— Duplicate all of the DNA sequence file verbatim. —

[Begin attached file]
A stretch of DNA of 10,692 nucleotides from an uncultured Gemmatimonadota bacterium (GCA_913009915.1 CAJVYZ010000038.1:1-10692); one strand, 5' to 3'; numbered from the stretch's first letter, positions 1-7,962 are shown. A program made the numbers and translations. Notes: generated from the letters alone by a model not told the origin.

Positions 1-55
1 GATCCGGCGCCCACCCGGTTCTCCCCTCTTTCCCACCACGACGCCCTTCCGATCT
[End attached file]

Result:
A stretch of DNA of 10,692 nucleotides from an uncultured Gemmatimonadota bacterium (GCA_913009915.1 CAJVYZ010000038.1:1-10692); one strand, 5' to 3'; numbered from the stretch's first letter, positions 1-7,962 are shown. A program made the numbers and translations. Notes: generated from the letters alone by a model not told the origin.

Positions 1-55
1 GATCCGGCGCCCACCCGGTTCTCCCCTCTTTCCCACCACGACGCCCTTCCGATCT